The 'Tool for the Analysis of the Production of drinking WATer' (TAPWAT) model has been developed for describing drinking-water quality in integral studies in the context of the Environmental Policy Assessment of the RIVM.
The model consists of modules that represent individual steps in a treatment process, so that different treatment processes can be constructed. The treatment steps included in TAPWAT are used mainly in systems for the treatment of surface water. The current version of TAPWAT described in this report consists of modules based on removal percentages and on process or semi-empirical modelling. Stochastic modelling using beta-distribution has been worked out for two treatment steps and seems to be a promising technique; however, the availability of data for individual treatment steps is a disadvantage.In general, this combination works out fairly well in the model structure developed for TAPWAT.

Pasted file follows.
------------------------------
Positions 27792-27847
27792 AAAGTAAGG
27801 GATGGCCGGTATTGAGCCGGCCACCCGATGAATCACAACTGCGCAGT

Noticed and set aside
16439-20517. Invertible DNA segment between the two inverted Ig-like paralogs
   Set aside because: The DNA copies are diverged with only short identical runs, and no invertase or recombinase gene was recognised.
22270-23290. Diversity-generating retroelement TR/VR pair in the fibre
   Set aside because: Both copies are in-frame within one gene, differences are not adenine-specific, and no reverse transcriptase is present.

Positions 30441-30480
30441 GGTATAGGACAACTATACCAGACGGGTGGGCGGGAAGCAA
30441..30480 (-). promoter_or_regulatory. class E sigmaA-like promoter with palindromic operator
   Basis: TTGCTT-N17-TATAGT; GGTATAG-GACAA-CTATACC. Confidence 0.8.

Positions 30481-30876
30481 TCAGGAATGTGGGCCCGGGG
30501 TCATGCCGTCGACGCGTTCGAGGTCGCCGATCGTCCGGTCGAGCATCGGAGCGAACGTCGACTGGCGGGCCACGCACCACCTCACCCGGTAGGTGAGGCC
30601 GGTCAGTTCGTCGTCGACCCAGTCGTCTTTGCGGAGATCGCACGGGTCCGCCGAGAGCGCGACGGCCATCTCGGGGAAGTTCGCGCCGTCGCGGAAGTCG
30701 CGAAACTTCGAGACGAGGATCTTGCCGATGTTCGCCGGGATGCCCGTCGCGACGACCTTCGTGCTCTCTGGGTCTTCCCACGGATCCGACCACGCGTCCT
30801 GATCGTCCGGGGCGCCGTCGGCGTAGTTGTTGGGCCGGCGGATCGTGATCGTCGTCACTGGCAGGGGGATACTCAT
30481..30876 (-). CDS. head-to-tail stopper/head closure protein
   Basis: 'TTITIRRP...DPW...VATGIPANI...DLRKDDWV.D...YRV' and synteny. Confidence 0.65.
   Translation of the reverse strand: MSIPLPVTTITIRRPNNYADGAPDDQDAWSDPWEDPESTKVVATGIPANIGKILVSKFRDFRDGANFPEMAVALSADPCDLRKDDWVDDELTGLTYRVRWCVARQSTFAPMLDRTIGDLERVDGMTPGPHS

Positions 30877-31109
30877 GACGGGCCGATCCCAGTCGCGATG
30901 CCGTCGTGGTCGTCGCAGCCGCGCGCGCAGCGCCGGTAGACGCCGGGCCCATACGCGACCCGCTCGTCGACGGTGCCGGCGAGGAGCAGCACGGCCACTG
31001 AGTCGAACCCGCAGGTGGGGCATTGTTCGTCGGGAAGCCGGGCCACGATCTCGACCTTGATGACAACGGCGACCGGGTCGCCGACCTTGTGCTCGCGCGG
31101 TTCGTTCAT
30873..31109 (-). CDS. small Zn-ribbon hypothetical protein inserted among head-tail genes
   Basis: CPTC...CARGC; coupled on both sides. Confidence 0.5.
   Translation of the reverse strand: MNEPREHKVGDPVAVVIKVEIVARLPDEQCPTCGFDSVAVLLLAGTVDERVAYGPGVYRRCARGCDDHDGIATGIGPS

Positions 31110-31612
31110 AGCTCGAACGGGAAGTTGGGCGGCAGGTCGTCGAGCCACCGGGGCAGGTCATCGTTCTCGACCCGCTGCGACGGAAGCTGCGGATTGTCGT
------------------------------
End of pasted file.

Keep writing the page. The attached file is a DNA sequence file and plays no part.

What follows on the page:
The model must be able to cover, at least for pathogens, the pathway from water source to infection risk for the public. The parts of the puzzle are present, but the puzzle still has to be laid. The model is as yet only suitable for operation by experts. A plan of action is recommended in which the existing and missing modules, compounds and micro-organisms of interest will be prioritised and the necessary validation of the model described. This plan of action should be implemented to improve the current TAPWAT version and make it suitable for assess public health risks.